Asked by Jonathan Fox
Neutron stars are created when a star around eight to ten times the mass of our Sun runs out of fuel. The outward pressure generated by fusion reduces rapidly, allowing gravity to pull the star in on itself and trigger a supernova, where the outer layers of a star’s atmosphere get blown into space.
The remaining matter continues to collapse under gravity, forcing electrons and protons to be squashed together and become neutrons. The neutron star will have less mass than its parent star (typically about 1.4-times the mass of the Sun), but this mass will be confined by gravity to a region of approximately 20 kilometres (12 miles) across, leading to an incredibly dense object. It is this density (a teaspoon full of neutron star would have a mass of about a billion tons) that truly defines a neutron star.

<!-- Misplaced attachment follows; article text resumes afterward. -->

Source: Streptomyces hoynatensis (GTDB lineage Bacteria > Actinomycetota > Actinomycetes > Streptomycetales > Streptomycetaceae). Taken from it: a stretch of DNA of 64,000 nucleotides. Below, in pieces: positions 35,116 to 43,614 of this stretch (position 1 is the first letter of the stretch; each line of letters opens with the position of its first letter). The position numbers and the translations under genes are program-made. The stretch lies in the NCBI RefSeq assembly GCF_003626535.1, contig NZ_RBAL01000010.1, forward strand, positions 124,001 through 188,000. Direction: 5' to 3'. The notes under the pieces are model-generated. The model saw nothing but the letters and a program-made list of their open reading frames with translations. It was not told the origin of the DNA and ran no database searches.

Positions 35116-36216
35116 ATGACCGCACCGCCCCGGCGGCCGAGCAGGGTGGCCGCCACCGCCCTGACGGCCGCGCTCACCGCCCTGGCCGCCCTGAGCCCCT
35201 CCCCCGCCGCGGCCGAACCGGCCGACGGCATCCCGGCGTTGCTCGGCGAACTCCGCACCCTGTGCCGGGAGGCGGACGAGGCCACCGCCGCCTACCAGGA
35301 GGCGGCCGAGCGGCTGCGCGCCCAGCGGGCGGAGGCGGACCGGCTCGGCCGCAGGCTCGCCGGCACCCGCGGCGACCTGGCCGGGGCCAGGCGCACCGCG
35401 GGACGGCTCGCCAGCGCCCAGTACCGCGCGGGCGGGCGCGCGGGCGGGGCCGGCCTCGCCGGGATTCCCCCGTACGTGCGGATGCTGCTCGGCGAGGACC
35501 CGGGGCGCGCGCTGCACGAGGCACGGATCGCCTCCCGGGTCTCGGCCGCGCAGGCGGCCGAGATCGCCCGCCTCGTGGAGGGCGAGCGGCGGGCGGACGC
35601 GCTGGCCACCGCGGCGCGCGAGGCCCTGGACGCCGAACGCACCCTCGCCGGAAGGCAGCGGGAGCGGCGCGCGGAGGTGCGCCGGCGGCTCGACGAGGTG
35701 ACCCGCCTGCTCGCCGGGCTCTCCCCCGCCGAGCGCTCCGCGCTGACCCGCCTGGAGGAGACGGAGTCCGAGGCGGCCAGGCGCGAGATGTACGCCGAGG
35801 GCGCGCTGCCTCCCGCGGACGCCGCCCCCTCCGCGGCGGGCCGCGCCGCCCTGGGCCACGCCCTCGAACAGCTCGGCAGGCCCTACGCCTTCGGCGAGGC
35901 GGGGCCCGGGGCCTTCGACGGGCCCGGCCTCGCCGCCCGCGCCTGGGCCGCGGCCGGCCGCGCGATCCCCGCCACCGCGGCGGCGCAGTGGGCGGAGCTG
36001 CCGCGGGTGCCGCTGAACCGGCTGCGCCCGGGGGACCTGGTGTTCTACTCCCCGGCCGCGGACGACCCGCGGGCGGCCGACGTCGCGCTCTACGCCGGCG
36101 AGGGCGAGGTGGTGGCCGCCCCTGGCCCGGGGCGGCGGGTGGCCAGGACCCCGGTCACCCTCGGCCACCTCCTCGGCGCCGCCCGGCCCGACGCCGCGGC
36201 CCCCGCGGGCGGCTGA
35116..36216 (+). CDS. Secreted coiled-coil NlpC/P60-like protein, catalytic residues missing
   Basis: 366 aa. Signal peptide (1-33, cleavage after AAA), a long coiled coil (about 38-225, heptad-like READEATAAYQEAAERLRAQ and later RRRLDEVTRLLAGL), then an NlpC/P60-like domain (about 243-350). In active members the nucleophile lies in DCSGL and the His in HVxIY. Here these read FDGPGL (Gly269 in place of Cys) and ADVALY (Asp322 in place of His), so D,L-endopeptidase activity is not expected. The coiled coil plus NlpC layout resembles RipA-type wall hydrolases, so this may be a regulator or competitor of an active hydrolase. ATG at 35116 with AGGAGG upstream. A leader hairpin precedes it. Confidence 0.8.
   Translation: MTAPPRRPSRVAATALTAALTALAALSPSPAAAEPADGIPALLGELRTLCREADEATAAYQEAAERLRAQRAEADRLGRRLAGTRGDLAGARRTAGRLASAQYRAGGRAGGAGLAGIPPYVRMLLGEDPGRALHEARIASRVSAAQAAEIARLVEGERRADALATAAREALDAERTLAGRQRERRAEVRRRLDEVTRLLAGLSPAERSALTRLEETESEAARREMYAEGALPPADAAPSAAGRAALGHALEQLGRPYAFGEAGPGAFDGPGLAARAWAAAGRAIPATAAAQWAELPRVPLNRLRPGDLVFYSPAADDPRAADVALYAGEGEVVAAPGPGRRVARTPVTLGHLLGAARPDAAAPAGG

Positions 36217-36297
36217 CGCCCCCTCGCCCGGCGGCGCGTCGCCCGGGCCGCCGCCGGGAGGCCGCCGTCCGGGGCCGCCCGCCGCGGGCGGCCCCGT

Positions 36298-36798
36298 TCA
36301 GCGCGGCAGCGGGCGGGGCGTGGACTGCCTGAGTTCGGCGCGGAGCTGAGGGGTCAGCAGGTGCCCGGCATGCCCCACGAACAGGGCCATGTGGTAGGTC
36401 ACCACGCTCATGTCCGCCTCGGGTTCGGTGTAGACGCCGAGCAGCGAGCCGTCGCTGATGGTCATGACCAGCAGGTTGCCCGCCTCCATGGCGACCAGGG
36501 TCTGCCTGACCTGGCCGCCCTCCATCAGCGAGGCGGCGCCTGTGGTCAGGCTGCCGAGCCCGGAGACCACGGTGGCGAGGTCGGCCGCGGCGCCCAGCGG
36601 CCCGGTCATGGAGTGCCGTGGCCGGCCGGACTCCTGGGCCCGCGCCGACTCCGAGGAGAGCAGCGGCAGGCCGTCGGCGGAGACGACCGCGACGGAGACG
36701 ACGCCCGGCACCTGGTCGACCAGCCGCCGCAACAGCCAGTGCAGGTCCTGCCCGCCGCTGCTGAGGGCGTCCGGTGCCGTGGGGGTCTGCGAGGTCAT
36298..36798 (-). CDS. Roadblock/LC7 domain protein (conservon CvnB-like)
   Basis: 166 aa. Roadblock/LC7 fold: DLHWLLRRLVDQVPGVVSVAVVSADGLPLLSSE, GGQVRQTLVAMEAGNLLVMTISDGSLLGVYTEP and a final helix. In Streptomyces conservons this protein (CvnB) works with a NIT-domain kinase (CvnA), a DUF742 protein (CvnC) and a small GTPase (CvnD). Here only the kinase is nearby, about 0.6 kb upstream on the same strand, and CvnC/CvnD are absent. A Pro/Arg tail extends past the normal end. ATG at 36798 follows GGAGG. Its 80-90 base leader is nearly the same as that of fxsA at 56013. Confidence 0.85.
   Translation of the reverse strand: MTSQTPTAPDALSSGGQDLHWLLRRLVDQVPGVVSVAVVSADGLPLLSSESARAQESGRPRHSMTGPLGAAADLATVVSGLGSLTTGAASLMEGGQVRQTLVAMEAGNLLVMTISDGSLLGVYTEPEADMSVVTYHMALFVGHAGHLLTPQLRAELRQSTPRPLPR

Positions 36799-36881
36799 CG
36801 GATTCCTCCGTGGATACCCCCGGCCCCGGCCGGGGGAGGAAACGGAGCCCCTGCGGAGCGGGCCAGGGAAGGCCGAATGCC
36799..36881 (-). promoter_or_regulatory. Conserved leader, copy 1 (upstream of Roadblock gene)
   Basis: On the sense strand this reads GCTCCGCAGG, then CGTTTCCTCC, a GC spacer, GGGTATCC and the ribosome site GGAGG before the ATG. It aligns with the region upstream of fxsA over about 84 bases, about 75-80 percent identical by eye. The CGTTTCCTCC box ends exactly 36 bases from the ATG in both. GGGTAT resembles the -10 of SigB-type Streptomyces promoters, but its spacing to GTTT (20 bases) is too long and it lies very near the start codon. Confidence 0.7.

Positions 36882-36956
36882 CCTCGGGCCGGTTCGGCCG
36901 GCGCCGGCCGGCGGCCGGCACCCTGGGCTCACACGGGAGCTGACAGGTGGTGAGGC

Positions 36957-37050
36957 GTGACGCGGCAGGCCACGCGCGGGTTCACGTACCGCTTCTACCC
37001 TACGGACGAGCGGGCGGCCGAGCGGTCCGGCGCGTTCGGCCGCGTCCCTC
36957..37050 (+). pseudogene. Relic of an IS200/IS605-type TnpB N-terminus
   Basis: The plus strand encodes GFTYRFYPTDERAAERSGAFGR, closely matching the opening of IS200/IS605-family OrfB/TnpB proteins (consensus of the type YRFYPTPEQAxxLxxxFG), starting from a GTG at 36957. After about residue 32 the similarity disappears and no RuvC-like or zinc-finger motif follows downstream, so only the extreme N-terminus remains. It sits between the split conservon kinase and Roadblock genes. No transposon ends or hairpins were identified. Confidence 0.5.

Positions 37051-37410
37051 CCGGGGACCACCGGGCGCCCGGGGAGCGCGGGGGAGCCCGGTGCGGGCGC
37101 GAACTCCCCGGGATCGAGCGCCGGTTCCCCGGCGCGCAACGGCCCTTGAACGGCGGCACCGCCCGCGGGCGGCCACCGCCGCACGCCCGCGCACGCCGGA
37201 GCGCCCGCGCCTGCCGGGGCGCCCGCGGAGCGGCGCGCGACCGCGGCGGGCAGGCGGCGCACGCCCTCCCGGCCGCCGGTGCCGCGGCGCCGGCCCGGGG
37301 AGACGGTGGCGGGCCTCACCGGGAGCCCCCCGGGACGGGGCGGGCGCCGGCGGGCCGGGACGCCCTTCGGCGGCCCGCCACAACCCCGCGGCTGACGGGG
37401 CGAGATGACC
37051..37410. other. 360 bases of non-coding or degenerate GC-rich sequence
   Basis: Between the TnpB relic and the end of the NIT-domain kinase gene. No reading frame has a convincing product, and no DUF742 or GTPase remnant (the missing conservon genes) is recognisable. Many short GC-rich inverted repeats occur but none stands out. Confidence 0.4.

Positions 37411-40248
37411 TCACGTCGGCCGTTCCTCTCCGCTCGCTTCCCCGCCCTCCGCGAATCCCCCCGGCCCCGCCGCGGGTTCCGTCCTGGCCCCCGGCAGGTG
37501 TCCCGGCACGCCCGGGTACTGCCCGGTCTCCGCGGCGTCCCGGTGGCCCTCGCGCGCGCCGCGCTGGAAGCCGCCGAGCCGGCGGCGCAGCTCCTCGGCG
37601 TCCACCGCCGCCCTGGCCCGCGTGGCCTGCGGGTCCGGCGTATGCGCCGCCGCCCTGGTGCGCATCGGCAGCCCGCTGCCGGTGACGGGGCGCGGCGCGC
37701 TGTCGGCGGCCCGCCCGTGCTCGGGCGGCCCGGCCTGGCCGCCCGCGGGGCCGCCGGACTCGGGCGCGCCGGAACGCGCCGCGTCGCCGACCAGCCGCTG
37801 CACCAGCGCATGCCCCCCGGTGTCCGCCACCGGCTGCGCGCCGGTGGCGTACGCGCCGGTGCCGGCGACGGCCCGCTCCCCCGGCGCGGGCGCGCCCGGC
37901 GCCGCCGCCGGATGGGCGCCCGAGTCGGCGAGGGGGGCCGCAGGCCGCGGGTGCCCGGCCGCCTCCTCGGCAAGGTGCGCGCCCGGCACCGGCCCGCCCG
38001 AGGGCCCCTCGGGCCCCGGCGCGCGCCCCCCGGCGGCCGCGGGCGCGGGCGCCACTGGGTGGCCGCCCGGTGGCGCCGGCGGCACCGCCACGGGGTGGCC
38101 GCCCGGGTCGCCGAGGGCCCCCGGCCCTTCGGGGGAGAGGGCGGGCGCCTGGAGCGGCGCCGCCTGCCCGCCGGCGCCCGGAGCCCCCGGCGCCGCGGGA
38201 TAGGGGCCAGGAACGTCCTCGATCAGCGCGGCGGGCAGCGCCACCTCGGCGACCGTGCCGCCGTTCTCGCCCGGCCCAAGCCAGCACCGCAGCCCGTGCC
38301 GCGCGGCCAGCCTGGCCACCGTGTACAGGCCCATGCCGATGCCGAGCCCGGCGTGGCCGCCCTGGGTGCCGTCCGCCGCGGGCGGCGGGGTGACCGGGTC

Answered by Zoe Baily from the National Space Centre
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